Smack dab in the middle of a public education policy diagnostic summary, Senator Ben Sasse (R-NE) writes in The Vanishing American Adult, “All motion is not progress.”
Simple. Profound. True.
Have you noticed that humans tend to act like we’re sharks? While some sharks are certainly able to stop moving and still get oxygen, there are many species that must keep moving in order to pass water through their gills and get oxygen. If they stop moving, they stop breathing. They move just to stay alive.
We often act like the latter.
We think that as long as we keep moving, we’re living, even progressing. Whether this is in the personal habits of the everyday citizen or in the halls of Congress, mere action is equated to growth and improvement. But is that accurate?
Motion isn’t necessarily progress. Pulling from a larger perspective, just because Congress passes a bill does not mean things are progressing or improving. The bill could certainly be (and often is) something that is burdensome and regressive, offering more problems than solutions.
On a personal level, just because we’re going through our days and weeks does not mean we are progressing at all. How many of us get to the end of these time periods, wonder what we actually accomplished, and write it off as okay? I know I am too often at peace with stasis instead of analyzing it for opportunity to actually move forward.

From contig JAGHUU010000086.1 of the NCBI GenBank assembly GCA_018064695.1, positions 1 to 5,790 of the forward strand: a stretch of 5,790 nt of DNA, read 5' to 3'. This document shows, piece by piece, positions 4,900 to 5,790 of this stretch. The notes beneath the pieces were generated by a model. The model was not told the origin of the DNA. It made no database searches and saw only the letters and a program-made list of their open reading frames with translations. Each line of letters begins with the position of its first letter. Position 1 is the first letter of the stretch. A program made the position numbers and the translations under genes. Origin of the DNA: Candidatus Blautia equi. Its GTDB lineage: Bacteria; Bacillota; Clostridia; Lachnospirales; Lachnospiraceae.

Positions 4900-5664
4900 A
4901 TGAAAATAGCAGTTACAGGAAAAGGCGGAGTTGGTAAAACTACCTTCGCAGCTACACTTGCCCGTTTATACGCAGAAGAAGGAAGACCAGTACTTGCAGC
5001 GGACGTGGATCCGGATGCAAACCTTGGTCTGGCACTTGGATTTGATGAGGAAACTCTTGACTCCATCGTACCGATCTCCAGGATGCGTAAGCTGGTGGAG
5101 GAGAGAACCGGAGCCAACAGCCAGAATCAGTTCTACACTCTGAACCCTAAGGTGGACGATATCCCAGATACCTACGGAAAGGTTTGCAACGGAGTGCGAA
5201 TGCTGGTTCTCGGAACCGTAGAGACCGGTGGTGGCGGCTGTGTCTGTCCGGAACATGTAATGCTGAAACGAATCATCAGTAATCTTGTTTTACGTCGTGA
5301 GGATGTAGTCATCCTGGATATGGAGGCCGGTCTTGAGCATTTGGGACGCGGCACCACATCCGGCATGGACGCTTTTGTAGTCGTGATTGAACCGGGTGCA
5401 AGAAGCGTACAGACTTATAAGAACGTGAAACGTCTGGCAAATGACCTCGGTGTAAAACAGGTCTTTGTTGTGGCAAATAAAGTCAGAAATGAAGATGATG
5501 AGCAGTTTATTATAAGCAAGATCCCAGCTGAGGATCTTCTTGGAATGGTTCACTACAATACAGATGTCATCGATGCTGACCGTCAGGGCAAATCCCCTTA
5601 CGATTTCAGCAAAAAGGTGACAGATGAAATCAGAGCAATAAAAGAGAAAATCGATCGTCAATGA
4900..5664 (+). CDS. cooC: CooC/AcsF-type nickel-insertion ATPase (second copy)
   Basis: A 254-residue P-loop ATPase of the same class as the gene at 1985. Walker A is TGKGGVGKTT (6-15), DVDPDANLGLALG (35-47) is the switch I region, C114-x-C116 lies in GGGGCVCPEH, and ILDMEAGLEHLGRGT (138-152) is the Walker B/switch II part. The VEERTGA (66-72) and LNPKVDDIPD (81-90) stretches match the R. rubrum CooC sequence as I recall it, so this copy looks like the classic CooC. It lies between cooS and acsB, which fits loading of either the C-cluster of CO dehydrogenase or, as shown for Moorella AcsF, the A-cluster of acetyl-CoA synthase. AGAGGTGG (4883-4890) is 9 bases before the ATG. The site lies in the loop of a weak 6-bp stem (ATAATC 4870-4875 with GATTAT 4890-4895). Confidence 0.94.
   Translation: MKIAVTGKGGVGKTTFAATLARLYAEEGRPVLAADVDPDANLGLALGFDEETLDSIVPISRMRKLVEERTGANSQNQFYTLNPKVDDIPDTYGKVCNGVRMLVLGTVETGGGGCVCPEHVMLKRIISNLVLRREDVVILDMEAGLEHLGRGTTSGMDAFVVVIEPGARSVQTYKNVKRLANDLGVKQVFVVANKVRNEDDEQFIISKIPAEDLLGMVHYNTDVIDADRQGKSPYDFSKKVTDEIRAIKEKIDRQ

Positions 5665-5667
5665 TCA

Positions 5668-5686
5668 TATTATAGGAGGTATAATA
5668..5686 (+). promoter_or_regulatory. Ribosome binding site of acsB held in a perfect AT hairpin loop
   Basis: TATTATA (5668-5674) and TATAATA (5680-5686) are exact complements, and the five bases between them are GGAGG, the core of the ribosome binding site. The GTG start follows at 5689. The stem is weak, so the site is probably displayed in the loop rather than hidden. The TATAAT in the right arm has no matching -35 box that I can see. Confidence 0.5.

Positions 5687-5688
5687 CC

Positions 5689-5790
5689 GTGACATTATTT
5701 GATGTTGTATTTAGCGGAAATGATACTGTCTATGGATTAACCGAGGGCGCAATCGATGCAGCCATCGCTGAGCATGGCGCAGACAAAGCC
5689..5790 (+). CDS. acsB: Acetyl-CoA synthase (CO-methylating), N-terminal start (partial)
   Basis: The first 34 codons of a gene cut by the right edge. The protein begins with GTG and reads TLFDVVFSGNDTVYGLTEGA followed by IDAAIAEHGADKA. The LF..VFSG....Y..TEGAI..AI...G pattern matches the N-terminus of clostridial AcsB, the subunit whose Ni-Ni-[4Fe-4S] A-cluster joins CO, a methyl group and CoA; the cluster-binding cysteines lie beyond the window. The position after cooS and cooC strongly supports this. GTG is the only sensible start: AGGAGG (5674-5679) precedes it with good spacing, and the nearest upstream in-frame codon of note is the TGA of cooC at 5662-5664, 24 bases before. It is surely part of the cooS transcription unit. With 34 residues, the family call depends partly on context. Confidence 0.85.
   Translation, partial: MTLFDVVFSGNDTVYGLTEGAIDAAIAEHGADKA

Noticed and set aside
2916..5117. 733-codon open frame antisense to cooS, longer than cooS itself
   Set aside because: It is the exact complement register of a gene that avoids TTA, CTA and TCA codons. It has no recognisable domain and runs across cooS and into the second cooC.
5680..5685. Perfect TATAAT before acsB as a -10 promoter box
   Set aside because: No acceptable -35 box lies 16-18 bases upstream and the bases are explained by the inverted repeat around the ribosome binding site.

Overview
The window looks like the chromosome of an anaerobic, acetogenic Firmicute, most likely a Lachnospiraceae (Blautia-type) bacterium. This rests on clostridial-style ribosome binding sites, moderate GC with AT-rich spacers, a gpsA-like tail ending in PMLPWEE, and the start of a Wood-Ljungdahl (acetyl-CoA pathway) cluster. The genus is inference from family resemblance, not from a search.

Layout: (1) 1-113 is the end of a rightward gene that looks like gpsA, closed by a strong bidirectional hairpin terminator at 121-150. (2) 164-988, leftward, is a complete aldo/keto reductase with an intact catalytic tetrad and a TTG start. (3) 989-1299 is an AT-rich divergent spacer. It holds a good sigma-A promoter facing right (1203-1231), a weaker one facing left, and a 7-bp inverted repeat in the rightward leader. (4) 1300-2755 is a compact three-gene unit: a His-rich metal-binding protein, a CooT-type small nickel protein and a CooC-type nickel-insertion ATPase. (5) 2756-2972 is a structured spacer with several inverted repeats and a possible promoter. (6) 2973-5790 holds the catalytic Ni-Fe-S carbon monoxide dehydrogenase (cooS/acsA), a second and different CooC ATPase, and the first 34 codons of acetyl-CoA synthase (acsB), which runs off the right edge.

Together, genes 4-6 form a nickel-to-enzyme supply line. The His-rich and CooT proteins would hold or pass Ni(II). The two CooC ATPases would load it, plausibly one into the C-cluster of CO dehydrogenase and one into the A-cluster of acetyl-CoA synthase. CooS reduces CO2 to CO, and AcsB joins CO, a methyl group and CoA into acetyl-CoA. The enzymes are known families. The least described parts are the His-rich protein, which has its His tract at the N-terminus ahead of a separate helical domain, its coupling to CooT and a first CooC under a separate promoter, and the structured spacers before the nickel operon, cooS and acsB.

Movement doesn’t mean that something is actually happening, changing. We need to, I need to, start questioning ourselves on this idea. Where are we going through the motions in our lives, expecting that to propel us forward? Where are our lives static? Where do we need to compel ac?
Left to our own devices, we would all fall into meaningless motions and become blind to the lack of progress those actions produce. Let’s challenge ourselves to become more intentional in our ways, our motion, and look forward to the growth that produces.